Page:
I’ve mentioned here before that I haven’t owned a suit for the past few years, preferring grey trousers and patterned sportcoats.

But I now have a simple charcoal suit to wear to weddings and a funeral — my own funeral, that is. Perhaps someday I’ll be buried in this.

The suit was made by Kamakura Shirts — that’s right, they’ve got even more tricks up their sleeve. We posted recently on their ties and pocket squares, but back in Japan they also have a made-to-measure suit business that goes by the name Tex-Teq. During the summer their fitter visited and took my specs. I chose a simple charcoal worsted fabric from Dormeuil, and asked for as close to an Ivy suit as possible. We hit one barrier immediately when the fitter said he didn’t think the factory could make an undarted chest.

But the result is a superb-fitting and very well made suit perfectly in keeping with how I dress. It features swelled edges on the lapel and lapped seams, hook vent, and two working buttonholes on each sleeve, which they placed kissing for a non-kosher twist. A small amount of sleevehead meets an otherwise unpadded shoulder. Trousers are flat-front and slightly tapered with 1 3/4 inch cuffs.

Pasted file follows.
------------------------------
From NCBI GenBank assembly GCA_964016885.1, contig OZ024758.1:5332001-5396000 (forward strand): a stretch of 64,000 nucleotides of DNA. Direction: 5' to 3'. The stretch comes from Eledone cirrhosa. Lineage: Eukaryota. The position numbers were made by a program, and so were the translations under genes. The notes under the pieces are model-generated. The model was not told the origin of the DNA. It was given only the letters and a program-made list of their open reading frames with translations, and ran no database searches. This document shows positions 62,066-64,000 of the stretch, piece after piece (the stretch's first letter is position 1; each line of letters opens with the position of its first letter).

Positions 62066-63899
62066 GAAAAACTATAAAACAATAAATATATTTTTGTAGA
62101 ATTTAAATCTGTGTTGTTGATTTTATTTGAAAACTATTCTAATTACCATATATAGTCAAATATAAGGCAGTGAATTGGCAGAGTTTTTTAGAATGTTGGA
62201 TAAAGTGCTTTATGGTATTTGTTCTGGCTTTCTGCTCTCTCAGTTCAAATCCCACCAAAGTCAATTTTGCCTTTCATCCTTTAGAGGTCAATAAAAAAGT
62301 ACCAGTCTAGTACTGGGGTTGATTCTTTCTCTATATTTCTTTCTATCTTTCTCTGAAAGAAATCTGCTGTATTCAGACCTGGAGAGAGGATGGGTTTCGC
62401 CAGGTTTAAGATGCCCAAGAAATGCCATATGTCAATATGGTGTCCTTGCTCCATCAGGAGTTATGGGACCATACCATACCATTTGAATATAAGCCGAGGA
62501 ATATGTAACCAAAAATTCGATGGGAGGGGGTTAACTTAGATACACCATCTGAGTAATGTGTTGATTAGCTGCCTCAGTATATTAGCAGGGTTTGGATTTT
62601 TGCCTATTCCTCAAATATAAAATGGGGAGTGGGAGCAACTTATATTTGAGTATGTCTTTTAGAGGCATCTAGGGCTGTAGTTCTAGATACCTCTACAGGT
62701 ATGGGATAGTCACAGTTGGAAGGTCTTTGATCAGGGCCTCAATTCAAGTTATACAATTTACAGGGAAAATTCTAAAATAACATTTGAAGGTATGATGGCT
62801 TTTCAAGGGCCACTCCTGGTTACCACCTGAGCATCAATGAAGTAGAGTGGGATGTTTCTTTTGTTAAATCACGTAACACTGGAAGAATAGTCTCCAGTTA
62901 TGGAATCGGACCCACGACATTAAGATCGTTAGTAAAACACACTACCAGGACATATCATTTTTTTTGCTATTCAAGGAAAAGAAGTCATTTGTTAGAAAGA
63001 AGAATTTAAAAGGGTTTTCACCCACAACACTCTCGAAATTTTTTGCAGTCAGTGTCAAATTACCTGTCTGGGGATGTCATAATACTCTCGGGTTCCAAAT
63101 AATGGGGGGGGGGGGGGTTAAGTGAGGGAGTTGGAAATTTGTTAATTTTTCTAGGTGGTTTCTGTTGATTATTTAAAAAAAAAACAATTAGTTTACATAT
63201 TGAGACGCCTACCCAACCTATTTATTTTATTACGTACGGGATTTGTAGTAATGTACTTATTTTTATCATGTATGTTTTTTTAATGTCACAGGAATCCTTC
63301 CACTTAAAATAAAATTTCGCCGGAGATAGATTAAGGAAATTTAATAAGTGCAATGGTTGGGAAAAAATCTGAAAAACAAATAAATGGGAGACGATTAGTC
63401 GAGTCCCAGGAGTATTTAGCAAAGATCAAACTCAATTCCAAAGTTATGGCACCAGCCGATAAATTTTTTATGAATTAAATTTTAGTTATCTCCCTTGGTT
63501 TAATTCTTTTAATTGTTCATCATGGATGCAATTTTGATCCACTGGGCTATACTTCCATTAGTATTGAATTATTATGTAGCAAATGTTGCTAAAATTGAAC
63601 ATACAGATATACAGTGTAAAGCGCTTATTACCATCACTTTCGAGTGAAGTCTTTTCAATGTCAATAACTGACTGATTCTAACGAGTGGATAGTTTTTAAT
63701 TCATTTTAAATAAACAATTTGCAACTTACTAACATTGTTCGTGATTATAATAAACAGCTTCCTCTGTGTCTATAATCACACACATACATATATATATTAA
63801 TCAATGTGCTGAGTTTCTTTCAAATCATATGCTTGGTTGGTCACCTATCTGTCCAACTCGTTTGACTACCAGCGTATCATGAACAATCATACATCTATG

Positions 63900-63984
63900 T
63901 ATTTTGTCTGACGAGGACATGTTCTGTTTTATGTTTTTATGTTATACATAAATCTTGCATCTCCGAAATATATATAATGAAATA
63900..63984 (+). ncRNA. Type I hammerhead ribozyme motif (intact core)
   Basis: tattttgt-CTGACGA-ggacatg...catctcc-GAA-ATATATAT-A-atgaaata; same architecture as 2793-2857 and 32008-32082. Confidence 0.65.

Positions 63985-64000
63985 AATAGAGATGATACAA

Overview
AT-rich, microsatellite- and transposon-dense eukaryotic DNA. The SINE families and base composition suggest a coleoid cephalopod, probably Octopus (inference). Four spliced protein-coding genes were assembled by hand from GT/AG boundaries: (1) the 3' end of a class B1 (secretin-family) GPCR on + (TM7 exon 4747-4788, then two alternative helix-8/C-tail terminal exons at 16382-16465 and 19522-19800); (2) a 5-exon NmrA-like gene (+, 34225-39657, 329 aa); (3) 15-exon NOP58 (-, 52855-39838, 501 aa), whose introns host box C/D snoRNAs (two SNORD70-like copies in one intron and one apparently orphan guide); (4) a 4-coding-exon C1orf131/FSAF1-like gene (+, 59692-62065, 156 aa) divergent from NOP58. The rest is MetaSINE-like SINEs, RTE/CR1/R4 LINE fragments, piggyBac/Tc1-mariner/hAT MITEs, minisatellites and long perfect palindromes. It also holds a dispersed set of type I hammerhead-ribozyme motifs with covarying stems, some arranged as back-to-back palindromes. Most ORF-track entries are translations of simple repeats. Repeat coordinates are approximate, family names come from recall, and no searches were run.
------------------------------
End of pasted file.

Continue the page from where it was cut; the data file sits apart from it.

The suit arrived just in time for Kamakura’s one-year anniversary party last week at its Madison Avenue store, where I was thanked profusely for introducing the brand to America in that first blog post. Even random middle-aged women I was introduced to (hardly our readers or their customers) somehow had heard that a website called Ivy Style was responsible for the brand’s success. Those polite Japanese, always overstating things.

I’m seen above walking in the front door (and, thanks to the diminutive photographer, looking taller than Tyler Thoreson), wearing a short buttondown from Ledbury, a navy satin tie (with the sky blue rear blade sprezzidentally showing) from Tommy Hilfiger, black and white rep-striped tie bar from Rugby, black grosgrain watch band, and black Alden tassels with blue and white houndstooth socks from RL.

No idea if Kamakura will ever bring its suit program here to the States, but if it does, you can bet you’ll find the same quality-to-price ratio as with its shirts. — CC